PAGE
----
Inaugural MFP-Youth Cohort Joins Behavioral Health Workforce

News Date: 11/05/2015

Members of the inaugural 2014–2015 Minority Fellowship Program-Youth (MFP-Y) master's fellowship cohort have joined the behavioral health workforce, serving the target population of at-risk, minority children, adolescents, and transition age youths.

CSWE’s fellowship, funded by a grant from the Substance Abuse and Mental Health Services Administration, provides in-person and virtual trainings, professional development, and a financial stipend to 40 social work students in the final year of their master’s program at colleges and universities across the country.

As of October 2015, 78% of the 2014–2015 cohort has secured employment providing mental health care to the target population. Fellows are based in rural to urban locations with the majority working in mental health or substance abuse agencies. Others serve in settings including schools, hospitals, and child welfare organizations. Fellows are using educational experience and supplemental training expertise provided by the CSWE Minority Fellowship Program to alleviate critical shortages in the mental health workforce, including several filling bilingual therapist positions. Combined, fellows report that they work with more than 750 underserved, racial/ethnic minority clients each week.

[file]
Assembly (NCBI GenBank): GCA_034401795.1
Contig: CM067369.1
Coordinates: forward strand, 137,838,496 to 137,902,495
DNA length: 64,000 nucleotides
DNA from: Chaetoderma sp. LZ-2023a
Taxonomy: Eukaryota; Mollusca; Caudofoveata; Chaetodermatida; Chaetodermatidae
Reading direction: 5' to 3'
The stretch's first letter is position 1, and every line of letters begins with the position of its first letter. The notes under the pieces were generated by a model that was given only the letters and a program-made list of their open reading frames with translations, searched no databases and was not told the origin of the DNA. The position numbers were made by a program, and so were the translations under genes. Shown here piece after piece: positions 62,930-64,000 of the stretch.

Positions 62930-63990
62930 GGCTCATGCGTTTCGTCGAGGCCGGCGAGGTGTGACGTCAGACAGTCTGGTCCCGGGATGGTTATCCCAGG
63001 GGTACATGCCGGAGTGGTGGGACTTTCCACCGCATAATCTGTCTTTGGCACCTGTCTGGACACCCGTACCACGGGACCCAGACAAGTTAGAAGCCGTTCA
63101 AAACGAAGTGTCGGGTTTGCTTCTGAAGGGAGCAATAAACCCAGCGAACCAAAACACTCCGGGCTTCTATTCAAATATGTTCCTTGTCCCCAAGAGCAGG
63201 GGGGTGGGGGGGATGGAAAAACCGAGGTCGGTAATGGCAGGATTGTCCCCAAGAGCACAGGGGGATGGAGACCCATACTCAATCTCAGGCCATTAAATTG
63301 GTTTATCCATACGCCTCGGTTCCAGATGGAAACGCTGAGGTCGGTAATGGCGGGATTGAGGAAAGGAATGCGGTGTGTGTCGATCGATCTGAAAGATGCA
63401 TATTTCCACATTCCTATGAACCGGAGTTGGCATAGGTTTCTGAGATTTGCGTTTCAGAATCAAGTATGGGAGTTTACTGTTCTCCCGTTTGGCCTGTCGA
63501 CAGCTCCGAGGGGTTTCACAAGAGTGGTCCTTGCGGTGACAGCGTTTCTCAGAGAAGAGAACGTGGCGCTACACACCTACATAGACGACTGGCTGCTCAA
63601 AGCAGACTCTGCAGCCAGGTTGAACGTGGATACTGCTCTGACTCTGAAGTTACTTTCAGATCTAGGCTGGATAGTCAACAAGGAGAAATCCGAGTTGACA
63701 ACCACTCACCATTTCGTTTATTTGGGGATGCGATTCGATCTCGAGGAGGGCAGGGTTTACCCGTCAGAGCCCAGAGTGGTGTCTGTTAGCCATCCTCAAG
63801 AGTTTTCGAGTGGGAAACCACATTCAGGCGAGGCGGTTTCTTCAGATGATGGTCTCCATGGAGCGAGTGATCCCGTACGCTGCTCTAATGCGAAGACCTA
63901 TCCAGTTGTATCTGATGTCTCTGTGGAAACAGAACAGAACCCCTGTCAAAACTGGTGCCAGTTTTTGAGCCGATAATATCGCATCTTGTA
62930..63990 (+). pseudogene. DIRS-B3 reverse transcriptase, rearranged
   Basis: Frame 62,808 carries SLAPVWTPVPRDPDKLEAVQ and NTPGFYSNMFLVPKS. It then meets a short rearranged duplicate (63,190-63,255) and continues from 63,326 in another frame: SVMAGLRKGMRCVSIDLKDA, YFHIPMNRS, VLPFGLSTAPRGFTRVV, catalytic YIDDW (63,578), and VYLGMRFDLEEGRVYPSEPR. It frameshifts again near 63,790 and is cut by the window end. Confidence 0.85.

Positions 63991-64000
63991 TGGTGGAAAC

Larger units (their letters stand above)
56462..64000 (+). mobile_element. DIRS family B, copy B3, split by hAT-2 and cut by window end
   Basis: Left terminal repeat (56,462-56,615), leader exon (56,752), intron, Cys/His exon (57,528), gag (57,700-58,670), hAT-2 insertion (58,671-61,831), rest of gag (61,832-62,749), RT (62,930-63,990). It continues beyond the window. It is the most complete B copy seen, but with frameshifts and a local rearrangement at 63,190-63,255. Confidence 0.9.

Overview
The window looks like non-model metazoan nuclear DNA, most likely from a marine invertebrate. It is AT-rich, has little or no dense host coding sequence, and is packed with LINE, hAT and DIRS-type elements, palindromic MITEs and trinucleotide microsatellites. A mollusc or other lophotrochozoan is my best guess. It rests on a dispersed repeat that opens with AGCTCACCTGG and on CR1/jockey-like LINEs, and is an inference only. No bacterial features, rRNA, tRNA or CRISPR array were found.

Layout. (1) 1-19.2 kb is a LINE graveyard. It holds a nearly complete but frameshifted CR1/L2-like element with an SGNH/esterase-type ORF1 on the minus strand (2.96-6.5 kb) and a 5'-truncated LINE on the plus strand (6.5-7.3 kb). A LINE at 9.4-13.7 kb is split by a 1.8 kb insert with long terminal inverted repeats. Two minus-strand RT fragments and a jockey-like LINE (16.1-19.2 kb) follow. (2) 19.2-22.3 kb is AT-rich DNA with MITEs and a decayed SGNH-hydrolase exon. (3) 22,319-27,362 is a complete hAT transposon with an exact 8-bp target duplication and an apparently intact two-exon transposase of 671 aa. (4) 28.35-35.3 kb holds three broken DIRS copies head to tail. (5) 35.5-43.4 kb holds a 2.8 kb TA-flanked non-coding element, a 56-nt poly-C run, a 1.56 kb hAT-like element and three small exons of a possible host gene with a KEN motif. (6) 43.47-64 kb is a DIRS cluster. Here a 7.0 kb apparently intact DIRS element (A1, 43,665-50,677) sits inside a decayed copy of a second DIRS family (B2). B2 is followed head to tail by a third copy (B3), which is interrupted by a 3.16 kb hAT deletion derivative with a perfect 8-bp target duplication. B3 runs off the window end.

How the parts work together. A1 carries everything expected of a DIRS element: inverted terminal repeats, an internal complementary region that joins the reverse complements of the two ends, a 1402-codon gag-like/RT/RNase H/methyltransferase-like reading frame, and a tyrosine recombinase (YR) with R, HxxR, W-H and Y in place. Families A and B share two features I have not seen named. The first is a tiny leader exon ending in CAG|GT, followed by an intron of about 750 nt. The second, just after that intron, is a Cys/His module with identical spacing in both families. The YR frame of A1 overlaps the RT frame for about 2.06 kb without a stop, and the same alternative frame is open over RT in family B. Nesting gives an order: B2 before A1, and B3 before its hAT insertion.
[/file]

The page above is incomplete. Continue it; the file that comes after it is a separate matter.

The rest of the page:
The 2014–2015 fellows remain integral to the MFP-Y network as alumni and continue to report on their successes and challenges in the field, connect with incoming fellowship recipients, and share reflections such as the following about their experiences.

“The training that I have received as an MFP-Y fellow has directly contributed to my growth as an emerging social work professional . . . increasing minority professionals in mental health is an absolute necessity for removing barriers to treatment for the target population. I have increased my capacity as a practitioner . . . and have gained indispensable knowledge. I will carry this honor with me always.”

“My involvement in MFP-Y has helped me to feel part of a larger national network of people who are passionate about working with youths. When interacting with fellows, I feel energized, motivated, and part of a movement of those who will change America's mental health landscape for the better!”

More information about MFP-Y and its fellows is available at www.cswe.org/mfp. The next master's fellowship application cycle will open in spring 2016.